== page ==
HIS VIEWS OF AMERICAN BARDS.

"The old poets are dropping off," said Mr. Whitman, continuing the conversation, "Victor Hugo was the last to enter the silent land. Versatile, earnest, brilliant, he was the poet of mercurial France. Too much of a Frenchman for us perhaps, but the better poet of his nation for that. He represented the life which he sang.

"I like to think how natural, simple and pure are the characters of our great poets, Emerson, Longfellow, Bryant and Whittier. Emerson and Longfellow I knew well. Amiability is the word which best describes their delightful natures. Longfellow visited me here, sat where you now sit, and I quickly learned to love him. Emerson, of whom I saw much, was very like Longfellow in this respect. Simple, sweet natures, each reflected his soul in his song. Whittier I know through his writings and they tell me he is like the others. In these great men I have observed that there is none of the smallness, none of the jealousies, none of the distrusts which some of the lesser literary men allow to creep into their lives and which often show themselves unpleasantly in their works. Still, a poet is none the less a poet because he is obscure. I recognize the poetic instinct in the humblest writer of verse. There is some good in them all. I fancy that the number of those who have poetic ideas is legion. The one who can express what he feels is the exception, the rara avis whom the world calls a poet. The light bits of versification which find their way into the current periodicals have some poetry in them. It may not be great nor grand but it is poetry."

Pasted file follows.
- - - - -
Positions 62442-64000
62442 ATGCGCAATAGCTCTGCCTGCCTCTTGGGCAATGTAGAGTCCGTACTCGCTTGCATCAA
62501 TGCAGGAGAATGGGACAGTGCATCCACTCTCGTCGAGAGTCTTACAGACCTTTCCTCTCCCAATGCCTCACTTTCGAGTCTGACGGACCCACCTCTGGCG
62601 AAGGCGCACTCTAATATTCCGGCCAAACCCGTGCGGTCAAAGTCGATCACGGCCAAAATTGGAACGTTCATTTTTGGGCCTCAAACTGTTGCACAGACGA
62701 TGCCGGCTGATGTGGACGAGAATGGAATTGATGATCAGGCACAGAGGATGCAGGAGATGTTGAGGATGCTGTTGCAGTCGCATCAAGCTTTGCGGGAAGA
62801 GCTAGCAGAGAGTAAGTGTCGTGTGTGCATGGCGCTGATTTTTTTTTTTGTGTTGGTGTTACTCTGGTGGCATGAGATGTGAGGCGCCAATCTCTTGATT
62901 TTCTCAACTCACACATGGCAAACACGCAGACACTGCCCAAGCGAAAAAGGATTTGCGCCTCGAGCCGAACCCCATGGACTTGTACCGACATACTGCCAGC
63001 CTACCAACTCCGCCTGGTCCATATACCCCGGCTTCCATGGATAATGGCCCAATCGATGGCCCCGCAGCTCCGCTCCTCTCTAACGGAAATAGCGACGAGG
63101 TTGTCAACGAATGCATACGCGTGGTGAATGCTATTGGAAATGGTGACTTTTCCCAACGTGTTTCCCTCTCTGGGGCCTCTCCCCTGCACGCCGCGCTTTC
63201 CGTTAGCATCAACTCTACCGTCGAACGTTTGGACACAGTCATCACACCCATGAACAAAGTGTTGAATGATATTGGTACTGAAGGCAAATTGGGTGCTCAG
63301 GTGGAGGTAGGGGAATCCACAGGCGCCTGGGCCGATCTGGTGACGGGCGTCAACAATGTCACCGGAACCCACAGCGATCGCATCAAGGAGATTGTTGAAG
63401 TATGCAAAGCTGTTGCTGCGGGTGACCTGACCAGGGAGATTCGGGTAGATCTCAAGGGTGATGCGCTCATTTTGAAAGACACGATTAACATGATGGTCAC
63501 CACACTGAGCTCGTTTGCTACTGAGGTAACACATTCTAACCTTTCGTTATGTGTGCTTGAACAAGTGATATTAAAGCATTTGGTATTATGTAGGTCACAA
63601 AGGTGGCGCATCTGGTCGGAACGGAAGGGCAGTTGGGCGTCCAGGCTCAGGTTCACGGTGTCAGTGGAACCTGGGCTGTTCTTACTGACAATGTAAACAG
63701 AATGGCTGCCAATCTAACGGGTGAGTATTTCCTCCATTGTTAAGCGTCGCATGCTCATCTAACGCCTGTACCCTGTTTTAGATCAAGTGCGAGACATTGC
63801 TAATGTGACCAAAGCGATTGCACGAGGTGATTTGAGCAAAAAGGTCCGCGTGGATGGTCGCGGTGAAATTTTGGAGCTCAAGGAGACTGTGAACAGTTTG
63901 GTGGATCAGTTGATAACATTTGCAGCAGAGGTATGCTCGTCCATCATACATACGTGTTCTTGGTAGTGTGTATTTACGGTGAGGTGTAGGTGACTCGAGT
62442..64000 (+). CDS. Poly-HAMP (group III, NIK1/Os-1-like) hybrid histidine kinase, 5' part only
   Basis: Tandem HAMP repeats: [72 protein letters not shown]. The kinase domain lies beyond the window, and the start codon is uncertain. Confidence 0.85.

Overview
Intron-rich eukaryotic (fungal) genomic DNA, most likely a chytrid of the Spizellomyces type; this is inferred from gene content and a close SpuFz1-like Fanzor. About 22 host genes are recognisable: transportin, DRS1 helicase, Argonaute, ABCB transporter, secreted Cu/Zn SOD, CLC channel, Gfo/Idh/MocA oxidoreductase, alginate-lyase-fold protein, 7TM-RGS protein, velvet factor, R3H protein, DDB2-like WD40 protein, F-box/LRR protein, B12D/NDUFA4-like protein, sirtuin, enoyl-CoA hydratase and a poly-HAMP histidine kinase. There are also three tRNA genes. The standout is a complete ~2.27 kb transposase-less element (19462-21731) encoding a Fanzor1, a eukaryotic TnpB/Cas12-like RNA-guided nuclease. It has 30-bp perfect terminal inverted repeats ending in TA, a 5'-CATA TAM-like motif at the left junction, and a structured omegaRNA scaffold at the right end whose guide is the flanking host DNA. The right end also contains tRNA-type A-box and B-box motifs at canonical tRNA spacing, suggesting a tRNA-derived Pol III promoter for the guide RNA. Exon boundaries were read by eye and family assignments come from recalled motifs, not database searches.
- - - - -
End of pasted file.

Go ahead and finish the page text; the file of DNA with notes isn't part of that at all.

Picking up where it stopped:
POETRY AND EVOLUTION.

"Will you define poetry?" I asked.

"My young friend you ask me a difficult question. All of us have some idea of what poetry is but which one of us is competent to define it. Define life, the soul, being, and then perhaps you can or perhaps you will have defined poetry. The dim outposts which marked the limits of poetry are receding. A re-adjustment is taking place. Poetry is not what it was because the limits of life and the soul have been altered by the acceptance of even so much of the theory of evolution as can be received by intelligent christians. We now must see life and the soul from a different and more comprehensive point of view."